Eight months has passed since the government adopted its strategy to rationalise imports in collaboration with the Central Bank of Egypt (CBE). This strategy aims to control the foreign currency shortage in the market and face the rising price of the US dollar in the informal market. However, this has all been in vain. The exchange rate of the dollar rose to a record high, registering EGP12.70 in the informal market.
Importers told Al-Borsa that, following the government’s decisions and the implementation of the CBE’s new import policies, they ceased importing some goods from the beginning of this year even though these goods had been consistently imported in recent years. They said the crisis is still ongoing “as we are not part of it”.
Since the beginning of January, the Ministry of Finance has increased customs tariffs on 600 imported goods at rates ranging from 10-20% on top of the old fees. In addition, Minister of Trade and Industry Tarek Kabil has banned the import of more than 50 goods, including certain food products, clothes, and some electrical appliances.
In conjunction with the measures taken by the government, the CBE issued special controls for the import process. It obliged banks to obtain a full 100% cash deposit instead of 50% for granting letters of credit. Letters of credit finance the import of goods for trading companies or on the government’s behalf, with the exception of some key basic commodities.
Hany Genena, the head of the research sector at Beltone Financial, said that the continuation of the rationalisation strategy is not the proper solution for the problem, as it only offers a temporary solution to a chronic problem. He added that this strategy will lead the market into a recession as “the majority of the industries in Egypt depend on imported commodities”.
The CBE declared that there was a decrease in the foreign exchange reserves last month, estimated by $15.5bn as of the end of July, after repaying Egypt’s foreign debts.
“The rationalisation plan should not last for longer than nine months, so as to avoid a recession,” Genena said.
Genena said that the real crisis is the shortage of dollar liquidity in the market. Therefore, the floatation of the local currency will partially contribute to solving the crisis or ease the burden it is causing.
In the last week of July, after three months of unannounced negotiations, the government officially declared the beginning of the final round of negotiations with the International Monetary Fund (IMF) to borrow $12bn over a three-year period within an economic reform programme. This programme aims to collects $21bn, which includes the IMF loan.
The IMF declared in a statement, after its consultation with the Egyptian government in August, that the monetary and exchange policies pursued by the CBE in the framework of the reform programme will increase the efficiency of the foreign exchange market’s performance, lift foreign exchange reserves, and allow for a transition to a more flexible exchange rate system.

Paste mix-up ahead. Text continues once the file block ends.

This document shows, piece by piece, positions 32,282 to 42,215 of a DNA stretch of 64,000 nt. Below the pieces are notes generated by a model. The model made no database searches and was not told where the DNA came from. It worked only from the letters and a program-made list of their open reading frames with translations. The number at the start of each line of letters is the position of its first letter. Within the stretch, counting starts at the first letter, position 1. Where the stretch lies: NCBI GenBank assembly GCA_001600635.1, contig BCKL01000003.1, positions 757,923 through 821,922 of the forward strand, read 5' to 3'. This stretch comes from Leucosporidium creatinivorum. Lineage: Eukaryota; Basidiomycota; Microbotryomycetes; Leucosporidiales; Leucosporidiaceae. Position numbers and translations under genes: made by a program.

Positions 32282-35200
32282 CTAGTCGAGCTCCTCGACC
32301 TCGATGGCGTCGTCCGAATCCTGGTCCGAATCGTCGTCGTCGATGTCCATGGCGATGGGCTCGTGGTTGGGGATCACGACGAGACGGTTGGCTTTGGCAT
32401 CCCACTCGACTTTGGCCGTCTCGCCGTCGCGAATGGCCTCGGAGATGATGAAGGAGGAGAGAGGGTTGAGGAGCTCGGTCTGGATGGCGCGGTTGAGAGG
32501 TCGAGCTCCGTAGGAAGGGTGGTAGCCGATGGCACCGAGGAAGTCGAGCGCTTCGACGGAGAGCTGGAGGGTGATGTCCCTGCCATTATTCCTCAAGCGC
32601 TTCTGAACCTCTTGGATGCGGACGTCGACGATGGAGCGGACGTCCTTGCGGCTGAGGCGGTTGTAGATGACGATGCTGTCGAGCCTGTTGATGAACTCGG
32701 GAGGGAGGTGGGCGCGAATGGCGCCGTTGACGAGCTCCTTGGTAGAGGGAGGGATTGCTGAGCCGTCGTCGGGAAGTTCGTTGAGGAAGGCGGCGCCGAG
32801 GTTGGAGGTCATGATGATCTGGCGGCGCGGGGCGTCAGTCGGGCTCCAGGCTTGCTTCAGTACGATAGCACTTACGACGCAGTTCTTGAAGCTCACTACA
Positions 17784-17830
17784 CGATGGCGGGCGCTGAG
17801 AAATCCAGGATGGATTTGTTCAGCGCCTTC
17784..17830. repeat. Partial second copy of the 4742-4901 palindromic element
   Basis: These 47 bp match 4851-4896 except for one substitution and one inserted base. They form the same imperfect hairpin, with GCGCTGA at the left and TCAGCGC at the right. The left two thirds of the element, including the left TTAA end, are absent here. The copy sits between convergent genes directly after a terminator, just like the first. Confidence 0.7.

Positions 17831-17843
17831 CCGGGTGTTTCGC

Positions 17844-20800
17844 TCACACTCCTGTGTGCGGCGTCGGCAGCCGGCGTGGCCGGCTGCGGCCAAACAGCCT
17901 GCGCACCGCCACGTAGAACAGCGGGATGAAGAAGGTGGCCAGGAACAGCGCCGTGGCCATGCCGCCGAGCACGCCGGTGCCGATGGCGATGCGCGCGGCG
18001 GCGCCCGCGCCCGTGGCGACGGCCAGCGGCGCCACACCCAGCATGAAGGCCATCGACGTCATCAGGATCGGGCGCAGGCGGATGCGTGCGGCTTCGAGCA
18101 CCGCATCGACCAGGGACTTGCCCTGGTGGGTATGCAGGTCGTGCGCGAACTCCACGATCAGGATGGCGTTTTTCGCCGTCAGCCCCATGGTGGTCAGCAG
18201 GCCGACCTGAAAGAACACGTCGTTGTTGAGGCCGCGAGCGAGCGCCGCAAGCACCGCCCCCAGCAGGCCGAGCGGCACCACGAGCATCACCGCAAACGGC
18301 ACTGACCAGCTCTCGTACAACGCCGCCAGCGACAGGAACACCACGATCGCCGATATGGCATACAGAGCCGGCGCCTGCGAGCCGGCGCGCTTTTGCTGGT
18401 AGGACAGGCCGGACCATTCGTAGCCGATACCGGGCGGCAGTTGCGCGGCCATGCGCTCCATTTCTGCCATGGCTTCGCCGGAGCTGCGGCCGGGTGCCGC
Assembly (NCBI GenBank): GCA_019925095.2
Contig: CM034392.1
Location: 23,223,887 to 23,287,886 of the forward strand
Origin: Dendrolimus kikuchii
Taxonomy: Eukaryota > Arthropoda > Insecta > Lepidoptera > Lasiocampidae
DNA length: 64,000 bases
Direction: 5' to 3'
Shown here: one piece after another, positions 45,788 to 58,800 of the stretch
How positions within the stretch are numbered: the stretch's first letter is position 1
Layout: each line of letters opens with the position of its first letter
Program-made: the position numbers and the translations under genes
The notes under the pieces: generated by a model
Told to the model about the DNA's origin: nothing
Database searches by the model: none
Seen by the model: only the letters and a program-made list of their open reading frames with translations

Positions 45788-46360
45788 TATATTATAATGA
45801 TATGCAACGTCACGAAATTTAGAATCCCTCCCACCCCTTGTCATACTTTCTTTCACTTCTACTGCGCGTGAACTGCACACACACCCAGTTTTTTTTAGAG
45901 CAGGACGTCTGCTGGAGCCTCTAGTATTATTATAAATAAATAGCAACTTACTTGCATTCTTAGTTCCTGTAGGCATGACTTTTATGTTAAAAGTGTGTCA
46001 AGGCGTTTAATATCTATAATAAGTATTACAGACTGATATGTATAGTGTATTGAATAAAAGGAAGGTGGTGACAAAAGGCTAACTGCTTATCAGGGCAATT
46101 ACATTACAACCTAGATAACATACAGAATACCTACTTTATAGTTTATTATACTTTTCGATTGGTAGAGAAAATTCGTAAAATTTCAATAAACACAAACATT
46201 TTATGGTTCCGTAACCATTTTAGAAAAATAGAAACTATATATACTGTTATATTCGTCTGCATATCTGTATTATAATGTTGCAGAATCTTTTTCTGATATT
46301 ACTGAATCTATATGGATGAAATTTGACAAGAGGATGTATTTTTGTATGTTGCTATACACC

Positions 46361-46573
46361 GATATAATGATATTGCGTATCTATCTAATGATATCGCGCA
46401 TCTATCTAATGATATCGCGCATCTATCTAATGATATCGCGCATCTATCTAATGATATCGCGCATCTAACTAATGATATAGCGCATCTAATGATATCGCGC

Cairo-based senior economist at Arqaam Capital, Reham El Desoki, said that reducing the value of the local currency will help the CBE face the dollar shortage crisis and counter speculation on the informal market—in conjunction with the rationalisation of imported goods.
The CBE imposed more strict controls on the parallel market in August. The result was closing down 53 foreign exchange companies, according to deputy governor of the CBE Gamal Negm.
She added that rationalising imports alone is not enough to face the current problem in the market, as economic activity in Egypt is linked to a number of imported commodities.
El-Desoki noted that depreciating the pound in the coming period is very important in order to raise competitiveness of Egyptian exports and tourism, in parallel with procedures taken by the government and the CBE to increase hard cash on the market.
The government and the CBE need to create a balance between demand and supply on the US dollar in the coming period, at least, she said.
Moreover, she pointed out that demand would remain high as long as products are being sought amid the absence of domestic alternatives, which could even give rise to a smuggling problem.
She added that the strategy to rationalise imports may succeed to some extent, but it cannot be relied upon heavily in solving the shortage of dollar liquidity.
The CBE directs the dollars given to banks in its weekly tender to cover import requests, especially for medicine and industry-related goods.
Head of the importers section in the Cairo Chamber of Commerce, Ahmed Sheha, said that importers are not the reason behind the problem, adding that they only import demanded goods.
He noted that most importers stopped the import of goods that were banned by the government.
Egypt has been suffering a severe shortage in dollar liquidity over the past two years. The crisis intensified on the back of a decline in dollar-denominated revenues from the Suez Canal and the sharp decline in tourism following the Russian aeroplane crash last October.